Nuo 03/12 Kam 03/12
While the European Union is completing its single energy market, recent studies suggest that energy poverty is a situation an increasing number of households is facing.
Energy poverty implies the combinaison of 3 factors: low household income, poor heating and insulation standards and unaffordable energy prices. The economic crisis and structurally increasing energy prices will negatively act on those factors.
The number of people suffering from energy poverty might increase and beyond their inability to pay energy bills, they face high levels of debt, disconnection, physical and mental health problems and social exclusion (eviction). Solutions are being developed on the ground, the most successful being the ones developed within an integrated approach, putting together all actors working on all factors of energy poverty.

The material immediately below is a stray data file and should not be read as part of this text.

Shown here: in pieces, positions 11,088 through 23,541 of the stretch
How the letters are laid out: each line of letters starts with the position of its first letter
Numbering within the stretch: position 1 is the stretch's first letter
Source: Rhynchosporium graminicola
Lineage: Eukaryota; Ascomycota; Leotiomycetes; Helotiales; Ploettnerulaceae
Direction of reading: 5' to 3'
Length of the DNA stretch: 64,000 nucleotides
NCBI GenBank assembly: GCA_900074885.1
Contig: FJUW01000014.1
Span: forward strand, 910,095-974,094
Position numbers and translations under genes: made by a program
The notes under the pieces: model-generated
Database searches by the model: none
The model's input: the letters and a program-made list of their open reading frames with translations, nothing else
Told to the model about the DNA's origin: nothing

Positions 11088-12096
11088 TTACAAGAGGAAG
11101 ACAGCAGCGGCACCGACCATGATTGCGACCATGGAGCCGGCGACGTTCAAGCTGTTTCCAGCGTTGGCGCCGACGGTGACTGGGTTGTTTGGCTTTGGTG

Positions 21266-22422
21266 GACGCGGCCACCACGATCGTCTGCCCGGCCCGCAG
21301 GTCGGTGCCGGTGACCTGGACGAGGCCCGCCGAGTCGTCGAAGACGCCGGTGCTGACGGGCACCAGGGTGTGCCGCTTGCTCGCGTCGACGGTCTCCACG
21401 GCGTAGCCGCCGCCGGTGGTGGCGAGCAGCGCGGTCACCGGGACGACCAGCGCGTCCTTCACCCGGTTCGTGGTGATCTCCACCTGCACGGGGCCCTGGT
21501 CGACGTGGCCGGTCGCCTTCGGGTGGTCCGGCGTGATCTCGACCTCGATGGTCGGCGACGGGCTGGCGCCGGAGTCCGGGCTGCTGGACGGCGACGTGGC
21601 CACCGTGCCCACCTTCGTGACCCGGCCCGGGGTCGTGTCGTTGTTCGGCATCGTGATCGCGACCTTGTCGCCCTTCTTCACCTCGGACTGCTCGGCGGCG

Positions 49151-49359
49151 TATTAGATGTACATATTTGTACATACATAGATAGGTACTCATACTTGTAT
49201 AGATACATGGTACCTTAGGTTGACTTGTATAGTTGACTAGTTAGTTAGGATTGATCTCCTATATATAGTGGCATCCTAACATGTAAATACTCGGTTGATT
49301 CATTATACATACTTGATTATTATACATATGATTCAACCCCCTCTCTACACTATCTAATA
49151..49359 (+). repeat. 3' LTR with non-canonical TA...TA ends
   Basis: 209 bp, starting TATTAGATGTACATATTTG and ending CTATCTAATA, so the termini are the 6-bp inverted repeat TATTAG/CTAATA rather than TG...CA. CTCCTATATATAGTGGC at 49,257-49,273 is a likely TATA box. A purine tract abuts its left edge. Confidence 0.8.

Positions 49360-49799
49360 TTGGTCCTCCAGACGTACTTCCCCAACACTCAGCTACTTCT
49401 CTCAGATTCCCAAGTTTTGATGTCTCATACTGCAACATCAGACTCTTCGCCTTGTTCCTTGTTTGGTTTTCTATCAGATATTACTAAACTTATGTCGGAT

What are the figures about fuel poverty? How can local stakeholders break this vicious circle? What are the replicable solutions developed at the local level ? What are the European levers to promote them?
Organise by: CECODHAS-HOUSING EUROPE and the European Anti-Poverty Network (EAPN)
Location: Brussels, Belgium